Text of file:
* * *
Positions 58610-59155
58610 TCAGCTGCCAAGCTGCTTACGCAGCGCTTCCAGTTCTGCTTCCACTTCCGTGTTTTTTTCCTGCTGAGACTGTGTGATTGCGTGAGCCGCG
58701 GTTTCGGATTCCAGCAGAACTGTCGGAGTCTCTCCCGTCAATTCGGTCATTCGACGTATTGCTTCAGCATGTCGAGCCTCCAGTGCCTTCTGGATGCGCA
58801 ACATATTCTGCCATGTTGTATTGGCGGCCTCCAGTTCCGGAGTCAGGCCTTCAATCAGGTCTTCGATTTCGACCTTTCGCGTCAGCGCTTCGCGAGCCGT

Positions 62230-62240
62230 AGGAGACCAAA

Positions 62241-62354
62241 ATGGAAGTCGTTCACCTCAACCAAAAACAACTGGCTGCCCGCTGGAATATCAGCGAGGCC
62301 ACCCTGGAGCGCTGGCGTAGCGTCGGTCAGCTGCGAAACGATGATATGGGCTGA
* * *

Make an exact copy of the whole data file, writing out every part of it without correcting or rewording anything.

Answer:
Positions 58610-59155
58610 TCAGCTGCCAAGCTGCTTACGCAGCGCTTCCAGTTCTGCTTCCACTTCCGTGTTTTTTTCCTGCTGAGACTGTGTGATTGCGTGAGCCGCG
58701 GTTTCGGATTCCAGCAGAACTGTCGGAGTCTCTCCCGTCAATTCGGTCATTCGACGTATTGCTTCAGCATGTCGAGCCTCCAGTGCCTTCTGGATGCGCA
58801 ACATATTCTGCCATGTTGTATTGGCGGCCTCCAGTTCCGGAGTCAGGCCTTCAATCAGGTCTTCGATTTCGACCTTTCGCGTCAGCGCTTCGCGAGCCGT

Positions 62230-62240
62230 AGGAGACCAAA

Positions 62241-62354
62241 ATGGAAGTCGTTCACCTCAACCAAAAACAACTGGCTGCCCGCTGGAATATCAGCGAGGCC
62301 ACCCTGGAGCGCTGGCGTAGCGTCGGTCAGCTGCGAAACGATGATATGGGCTGA